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Monitoring airborne H2S: from sludge lanes to dendrite whiskers

09-Nov-2023Data centres | Fenceline | Industrial | Landfill | Ports | Shipping | Volcanic emissions | Waste management | Waste water

Monitoring airborne H2S: from sludge lanes to dendrite whiskers

Our hydrogen sulphide (H2S) monitoring journey literally started in the sludge lanes of a UK wastewater treatment plant in 2017. Since then, AQMesh has been used effectively in a range of applications.

Monitoring H2S in air at levels of less than one part per billion – well below the level at which the human nose can detect this odorous and harmful gas – AQMesh can be used both to measure very dilute levels and where concentrations are significant. These small ‘pods’, with autonomous power and communications, can be quickly installed around a boundary, providing 24/7 monitoring. Near real-time readings are accessible on a laptop, phone or via alerts, indicating where H2S levels have exceeded a set threshold. This core capability has been used in various sectors.

Waste water, landfill and waste management

As H2S smells unpleasant – and may be released as a fugitive emission alongside other odorous gases, such as ammonia and mercaptans – AQMesh has been used to monitor air quality at site boundaries. The AQMesh team cooperated with a UK water utility in 2017 to prove the accuracy of the AQMesh sensor against a Honeywell SPM Flex, showing very good correlation.

During the monitoring period the AQMesh pods were moved from an outdoor monitoring location to indoor, and this saw a significant uplift in H2S levels. Across this range (0 to over 100ppb) the correlation with the Honeywell unit was very strong, at an R2 of around 0.9.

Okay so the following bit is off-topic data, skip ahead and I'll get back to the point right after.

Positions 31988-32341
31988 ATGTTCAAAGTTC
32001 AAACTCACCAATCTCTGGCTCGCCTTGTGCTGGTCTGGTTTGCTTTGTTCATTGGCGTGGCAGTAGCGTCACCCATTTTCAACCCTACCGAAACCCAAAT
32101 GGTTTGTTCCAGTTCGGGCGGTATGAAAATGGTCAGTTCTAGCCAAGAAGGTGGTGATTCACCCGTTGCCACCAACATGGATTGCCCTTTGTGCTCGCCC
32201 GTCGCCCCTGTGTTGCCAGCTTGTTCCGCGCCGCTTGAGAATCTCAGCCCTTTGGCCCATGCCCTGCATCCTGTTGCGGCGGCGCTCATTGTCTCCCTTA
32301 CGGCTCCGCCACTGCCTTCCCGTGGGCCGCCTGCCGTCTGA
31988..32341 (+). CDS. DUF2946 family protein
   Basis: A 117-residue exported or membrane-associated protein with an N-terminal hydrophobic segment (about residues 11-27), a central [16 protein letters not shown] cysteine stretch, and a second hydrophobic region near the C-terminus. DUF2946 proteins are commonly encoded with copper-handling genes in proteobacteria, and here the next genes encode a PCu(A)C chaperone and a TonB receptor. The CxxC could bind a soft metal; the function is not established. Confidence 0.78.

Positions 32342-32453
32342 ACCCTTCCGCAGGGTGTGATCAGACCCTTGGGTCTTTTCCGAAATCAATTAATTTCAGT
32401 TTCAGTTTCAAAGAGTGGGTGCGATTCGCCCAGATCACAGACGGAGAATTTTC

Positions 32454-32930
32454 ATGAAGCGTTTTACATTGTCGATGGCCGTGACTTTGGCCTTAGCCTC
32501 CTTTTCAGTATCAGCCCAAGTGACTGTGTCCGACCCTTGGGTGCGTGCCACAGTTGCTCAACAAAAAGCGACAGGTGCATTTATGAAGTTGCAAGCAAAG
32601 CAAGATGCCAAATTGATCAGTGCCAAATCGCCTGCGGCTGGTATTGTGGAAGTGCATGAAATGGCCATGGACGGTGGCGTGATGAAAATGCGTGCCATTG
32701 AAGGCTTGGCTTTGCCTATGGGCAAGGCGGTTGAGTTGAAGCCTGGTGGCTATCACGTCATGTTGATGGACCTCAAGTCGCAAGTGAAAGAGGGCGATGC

Since this original study, AQMesh has been used to monitor at landfill and waste management sites around the world, including New Zealand, Iceland, South Africa and UK. Continuous, real-time boundary measurements can be used to investigate odour nuisance complaints, with alerts set up if concentrations exceed agreed limits, over a user-set time interval. As pods are deployed closer to the source of emissions, monitoring can be used to alert operators to high levels of H2S, as well as other pollutants. Action may need to be taken, such as enclosing spaces or protecting staff from inhaling elevated levels of pollutants.

Industrial processes

Linked to H2S from waste, AQMesh is currently being used to monitor H2S levels at a site close to a biorefinery plant, where measured levels of the gas show regular peaks.

Other industrial processes where real-time H2S monitoring can add value are the oil and gas industry – particularly relating to sour, or sulphur-heavy gas, and oil sand extraction – as well as lime manufacture and paper processing. The most common air pollutants generated by the pulp and paper industry are nitrogen oxides, sulphur compounds, particulate matter (PM) and volatile organic compounds (VOCs), all of which can be monitored by a single AQMesh pod. AQMesh has been used in all these applications, providing secure, confidential, real-time information to operators, to protect staff and neighbouring communities, and identify sources, mitigating where necessary.

Ports and shipping